08 February, 2013

The Ideal Reader

Do you have an ideal reader? When you're writing (or doing something else creative) do you have a specific audience in mind who you want to impress/move to tears/have howling with laughter more than anything?

Some writers have an imaginary ideal reader before they start writing. This reader is essentially the target audience. The writer can probably tell you everything about them. Perhaps she is a 30-something woman with a couple of kids, who has a hectic life and reads a book before bed in order to unwind. She therefore likes plots that are easy to follow, with everyday characters, but with themes which challenge and move her. If you're this type of writer, this is fabulous! Knowing your target market is crucial to getting an agent or publisher (or indeed, marketing your own book). A query letter that says "this book would appeal to men and women of all ages" doesn't fill an agent's heart with joy. They'll assume you don't know your audience.

I'm not really one of those writers. With my first novel, The Art of Letting Go, I wrote the book I wanted to write and then desperately tried to figure out the target market. Not a very professional approach! However, sometimes when I'm writing, somebody real will come to mind who I think will like, or be intrigued by what I'm trying to do. With The Art of Letting Go, I couldn't stop imagining my eldest sibling reading it, and in very subtle ways that shaped the novel as it progressed. I've found similar things with various other people while writing short stories too. Sometimes it can be a subject matter that will interest them, other times it's just a feeling about the style or the themes behind the plot. The major drawback of having real ideal readers, is that one day you might well find out whether or not they actually do like your book. Then they might prove to be less than ideal after all!

An ideal reader is the writer's equivalent to an imaginary friend.They are the people you can imagine reading your work and finding it fabulous. Imaginary friends don't get bored, point out typos before they've pointed out how scintillating your prose is, or say they prefer a Mills and Boon. Most importantly, they keep a writer conscious of the fact they are writing to be read. Unless your work is entirely private, a connection to your future readers is essential.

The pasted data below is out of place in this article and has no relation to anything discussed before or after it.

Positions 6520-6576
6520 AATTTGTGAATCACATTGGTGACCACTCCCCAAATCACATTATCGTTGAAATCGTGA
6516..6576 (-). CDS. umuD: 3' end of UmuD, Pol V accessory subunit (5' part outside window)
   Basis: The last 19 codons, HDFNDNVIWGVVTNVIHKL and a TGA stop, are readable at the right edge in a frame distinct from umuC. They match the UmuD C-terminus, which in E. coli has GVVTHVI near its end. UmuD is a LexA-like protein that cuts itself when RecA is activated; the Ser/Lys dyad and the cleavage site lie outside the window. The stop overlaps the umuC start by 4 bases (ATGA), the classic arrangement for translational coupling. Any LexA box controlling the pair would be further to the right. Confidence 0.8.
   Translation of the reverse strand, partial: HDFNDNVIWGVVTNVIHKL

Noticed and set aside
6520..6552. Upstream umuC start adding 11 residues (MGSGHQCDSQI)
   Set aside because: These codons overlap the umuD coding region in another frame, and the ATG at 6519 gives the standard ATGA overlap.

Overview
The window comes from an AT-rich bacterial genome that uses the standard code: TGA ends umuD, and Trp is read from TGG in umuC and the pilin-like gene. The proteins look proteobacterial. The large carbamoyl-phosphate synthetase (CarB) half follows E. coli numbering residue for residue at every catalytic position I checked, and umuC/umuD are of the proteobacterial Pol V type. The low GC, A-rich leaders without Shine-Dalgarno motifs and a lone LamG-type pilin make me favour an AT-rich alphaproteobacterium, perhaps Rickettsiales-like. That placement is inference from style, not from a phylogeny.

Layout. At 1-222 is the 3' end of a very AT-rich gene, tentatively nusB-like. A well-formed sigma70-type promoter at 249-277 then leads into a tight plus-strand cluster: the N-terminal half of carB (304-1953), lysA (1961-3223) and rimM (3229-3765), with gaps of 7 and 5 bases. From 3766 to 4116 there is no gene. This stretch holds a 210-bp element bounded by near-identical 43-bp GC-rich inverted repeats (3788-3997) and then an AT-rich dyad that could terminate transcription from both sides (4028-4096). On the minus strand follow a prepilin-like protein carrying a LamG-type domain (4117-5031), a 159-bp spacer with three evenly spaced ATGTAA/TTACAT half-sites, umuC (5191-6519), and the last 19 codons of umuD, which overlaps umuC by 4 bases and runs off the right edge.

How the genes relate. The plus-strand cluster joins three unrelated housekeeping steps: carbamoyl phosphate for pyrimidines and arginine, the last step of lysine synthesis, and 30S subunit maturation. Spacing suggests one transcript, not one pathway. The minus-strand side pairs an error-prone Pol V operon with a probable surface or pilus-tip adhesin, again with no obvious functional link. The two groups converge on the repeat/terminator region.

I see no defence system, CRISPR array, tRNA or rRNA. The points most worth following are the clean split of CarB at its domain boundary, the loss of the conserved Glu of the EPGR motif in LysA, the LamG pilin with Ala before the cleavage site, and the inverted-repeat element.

Who's your ideal reader?


  1. My ideal writer is anyone who'll buy my book. :)

    Well young adult readers. (I say readers cause many adults like YA.) I have many a story in which I want to make the reader cry. Current one included. But they always have a good ending. So I guess I want them to cry at some points, be happy at others.

    1. I was wondering whether your story isn't maybe New Adult instead of Young Adult? New Adult seems to be the craze nowadays! But I agree with you - anyone who thinks I'm fabulous is my ideal reader!

    2. I don't know what my story is. :) Some agents and publishers don't believe new adult is legitimate. Some do. Some agents say a 18 yo college freshman can't qualify as YA. Some would consider it.

      If I see an agent considers NA, I'll call it that. If not, YA. Some don't say NA too, some call it a crossover.

      So who knows.

      And none of my others have college students, so that's why I consider myself a YA writer.

  2. I've never really had an ideal reader in mind. I've often wondered whether I should and once or twice made half-hearted attempts, but they lasted as long as New Year resolutions!

    My theory is that most forms of art, whether it's prose, poetry, painting or whatever, arise from something you want to express, channelled in a way you want to express it. I'm not sure where an ideal reader comes into that - it almost seems unnecessarily limiting.

    1. I think I agree with you. When somebody pops into my head, that's one thing. When I try to force the story to fit my notion of what somebody would like, that's another. Tell the story you have to tell, right?


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